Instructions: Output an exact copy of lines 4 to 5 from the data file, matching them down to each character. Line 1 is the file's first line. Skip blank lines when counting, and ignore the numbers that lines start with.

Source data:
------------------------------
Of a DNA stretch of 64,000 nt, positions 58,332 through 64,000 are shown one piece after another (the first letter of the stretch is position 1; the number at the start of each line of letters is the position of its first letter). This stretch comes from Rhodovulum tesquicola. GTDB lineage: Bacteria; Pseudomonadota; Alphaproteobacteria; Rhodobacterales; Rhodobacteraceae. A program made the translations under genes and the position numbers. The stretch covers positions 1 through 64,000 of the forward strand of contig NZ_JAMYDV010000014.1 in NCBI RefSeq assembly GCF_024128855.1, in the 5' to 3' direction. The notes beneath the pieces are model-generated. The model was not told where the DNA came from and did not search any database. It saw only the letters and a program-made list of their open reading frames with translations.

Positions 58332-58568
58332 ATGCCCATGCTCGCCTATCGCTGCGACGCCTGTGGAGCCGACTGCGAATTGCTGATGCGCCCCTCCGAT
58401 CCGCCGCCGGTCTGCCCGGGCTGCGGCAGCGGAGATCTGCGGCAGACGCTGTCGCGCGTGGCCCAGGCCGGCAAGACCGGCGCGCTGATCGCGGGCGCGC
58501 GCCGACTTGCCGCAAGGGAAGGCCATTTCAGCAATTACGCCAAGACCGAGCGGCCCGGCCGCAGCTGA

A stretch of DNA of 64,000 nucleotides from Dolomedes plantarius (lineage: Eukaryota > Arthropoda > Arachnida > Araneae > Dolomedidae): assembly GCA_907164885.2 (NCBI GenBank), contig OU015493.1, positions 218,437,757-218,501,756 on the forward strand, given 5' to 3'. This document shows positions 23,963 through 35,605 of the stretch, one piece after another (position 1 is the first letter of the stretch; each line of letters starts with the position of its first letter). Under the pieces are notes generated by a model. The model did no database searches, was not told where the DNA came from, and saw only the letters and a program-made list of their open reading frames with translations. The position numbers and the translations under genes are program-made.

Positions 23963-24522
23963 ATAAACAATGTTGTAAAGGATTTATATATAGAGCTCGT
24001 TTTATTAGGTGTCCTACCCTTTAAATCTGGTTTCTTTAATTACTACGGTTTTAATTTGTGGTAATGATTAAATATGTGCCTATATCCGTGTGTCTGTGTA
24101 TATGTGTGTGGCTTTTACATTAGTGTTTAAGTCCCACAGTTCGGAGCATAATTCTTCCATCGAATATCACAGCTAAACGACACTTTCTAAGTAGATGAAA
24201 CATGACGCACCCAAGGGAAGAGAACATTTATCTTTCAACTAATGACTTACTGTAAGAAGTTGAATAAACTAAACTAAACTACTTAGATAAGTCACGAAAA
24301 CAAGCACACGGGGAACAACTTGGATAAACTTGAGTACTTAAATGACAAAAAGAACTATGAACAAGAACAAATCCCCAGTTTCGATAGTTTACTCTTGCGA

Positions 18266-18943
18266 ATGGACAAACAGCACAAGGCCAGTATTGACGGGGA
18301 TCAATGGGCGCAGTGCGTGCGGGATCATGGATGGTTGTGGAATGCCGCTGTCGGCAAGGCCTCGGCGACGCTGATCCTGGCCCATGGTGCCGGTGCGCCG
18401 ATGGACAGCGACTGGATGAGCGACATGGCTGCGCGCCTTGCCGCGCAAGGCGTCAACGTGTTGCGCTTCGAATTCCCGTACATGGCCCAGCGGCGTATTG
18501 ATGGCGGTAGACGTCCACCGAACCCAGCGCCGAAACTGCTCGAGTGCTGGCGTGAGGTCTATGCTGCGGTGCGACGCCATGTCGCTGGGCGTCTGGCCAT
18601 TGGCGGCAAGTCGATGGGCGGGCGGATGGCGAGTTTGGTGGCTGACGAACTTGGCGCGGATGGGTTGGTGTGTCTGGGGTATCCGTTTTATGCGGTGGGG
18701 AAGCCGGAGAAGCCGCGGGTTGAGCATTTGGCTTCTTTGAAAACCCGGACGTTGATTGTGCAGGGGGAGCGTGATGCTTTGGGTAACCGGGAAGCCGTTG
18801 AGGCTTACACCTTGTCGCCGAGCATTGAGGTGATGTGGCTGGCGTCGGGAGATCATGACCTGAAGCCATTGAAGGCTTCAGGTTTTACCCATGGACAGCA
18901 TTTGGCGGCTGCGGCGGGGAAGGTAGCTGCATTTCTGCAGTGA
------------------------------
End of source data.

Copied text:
58401 CCGCCGCCGGTCTGCCCGGGCTGCGGCAGCGGAGATCTGCGGCAGACGCTGTCGCGCGTGGCCCAGGCCGGCAAGACCGGCGCGCTGATCGCGGGCGCGC
58501 GCCGACTTGCCGCAAGGGAAGGCCATTTCAGCAATTACGCCAAGACCGAGCGGCCCGGCCGCAGCTGA